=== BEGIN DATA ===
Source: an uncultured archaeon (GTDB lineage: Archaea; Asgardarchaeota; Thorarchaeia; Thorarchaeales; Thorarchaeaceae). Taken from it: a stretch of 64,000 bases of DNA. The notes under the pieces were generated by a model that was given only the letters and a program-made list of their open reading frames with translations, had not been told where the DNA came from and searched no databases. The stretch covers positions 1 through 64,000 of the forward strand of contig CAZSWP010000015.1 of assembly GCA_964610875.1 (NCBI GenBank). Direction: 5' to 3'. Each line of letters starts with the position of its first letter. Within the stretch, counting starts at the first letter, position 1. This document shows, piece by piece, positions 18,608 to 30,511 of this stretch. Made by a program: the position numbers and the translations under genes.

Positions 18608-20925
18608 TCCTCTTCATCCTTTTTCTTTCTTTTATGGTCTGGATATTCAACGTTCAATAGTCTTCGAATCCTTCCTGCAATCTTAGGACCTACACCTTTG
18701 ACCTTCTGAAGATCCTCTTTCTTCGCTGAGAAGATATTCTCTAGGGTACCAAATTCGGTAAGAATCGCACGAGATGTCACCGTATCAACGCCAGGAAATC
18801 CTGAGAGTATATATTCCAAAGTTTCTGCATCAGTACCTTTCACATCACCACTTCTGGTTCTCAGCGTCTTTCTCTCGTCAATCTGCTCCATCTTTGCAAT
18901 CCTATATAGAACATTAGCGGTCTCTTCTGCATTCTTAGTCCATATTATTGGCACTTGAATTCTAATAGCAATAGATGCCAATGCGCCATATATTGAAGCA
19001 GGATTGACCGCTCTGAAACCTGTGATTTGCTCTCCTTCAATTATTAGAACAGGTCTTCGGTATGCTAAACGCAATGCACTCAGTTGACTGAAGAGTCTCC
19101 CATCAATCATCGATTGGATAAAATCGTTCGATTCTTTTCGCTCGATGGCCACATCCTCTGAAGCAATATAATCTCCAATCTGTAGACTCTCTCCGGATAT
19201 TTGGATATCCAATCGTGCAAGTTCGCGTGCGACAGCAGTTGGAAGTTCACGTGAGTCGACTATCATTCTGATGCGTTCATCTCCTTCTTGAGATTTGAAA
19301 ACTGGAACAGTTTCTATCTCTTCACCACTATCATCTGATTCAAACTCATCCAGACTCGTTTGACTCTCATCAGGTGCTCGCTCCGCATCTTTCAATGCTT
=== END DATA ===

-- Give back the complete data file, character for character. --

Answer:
Source: an uncultured archaeon (GTDB lineage: Archaea; Asgardarchaeota; Thorarchaeia; Thorarchaeales; Thorarchaeaceae). Taken from it: a stretch of 64,000 bases of DNA. The notes under the pieces were generated by a model that was given only the letters and a program-made list of their open reading frames with translations, had not been told where the DNA came from and searched no databases. The stretch covers positions 1 through 64,000 of the forward strand of contig CAZSWP010000015.1 of assembly GCA_964610875.1 (NCBI GenBank). Direction: 5' to 3'. Each line of letters starts with the position of its first letter. Within the stretch, counting starts at the first letter, position 1. This document shows, piece by piece, positions 18,608 to 30,511 of this stretch. Made by a program: the position numbers and the translations under genes.

Positions 18608-20925
18608 TCCTCTTCATCCTTTTTCTTTCTTTTATGGTCTGGATATTCAACGTTCAATAGTCTTCGAATCCTTCCTGCAATCTTAGGACCTACACCTTTG
18701 ACCTTCTGAAGATCCTCTTTCTTCGCTGAGAAGATATTCTCTAGGGTACCAAATTCGGTAAGAATCGCACGAGATGTCACCGTATCAACGCCAGGAAATC
18801 CTGAGAGTATATATTCCAAAGTTTCTGCATCAGTACCTTTCACATCACCACTTCTGGTTCTCAGCGTCTTTCTCTCGTCAATCTGCTCCATCTTTGCAAT
18901 CCTATATAGAACATTAGCGGTCTCTTCTGCATTCTTAGTCCATATTATTGGCACTTGAATTCTAATAGCAATAGATGCCAATGCGCCATATATTGAAGCA
19001 GGATTGACCGCTCTGAAACCTGTGATTTGCTCTCCTTCAATTATTAGAACAGGTCTTCGGTATGCTAAACGCAATGCACTCAGTTGACTGAAGAGTCTCC
19101 CATCAATCATCGATTGGATAAAATCGTTCGATTCTTTTCGCTCGATGGCCACATCCTCTGAAGCAATATAATCTCCAATCTGTAGACTCTCTCCGGATAT
19201 TTGGATATCCAATCGTGCAAGTTCGCGTGCGACAGCAGTTGGAAGTTCACGTGAGTCGACTATCATTCTGATGCGTTCATCTCCTTCTTGAGATTTGAAA
19301 ACTGGAACAGTTTCTATCTCTTCACCACTATCATCTGATTCAAACTCATCCAGACTCGTTTGACTCTCATCAGGTGCTCGCTCCGCATCTTTCAATGCTT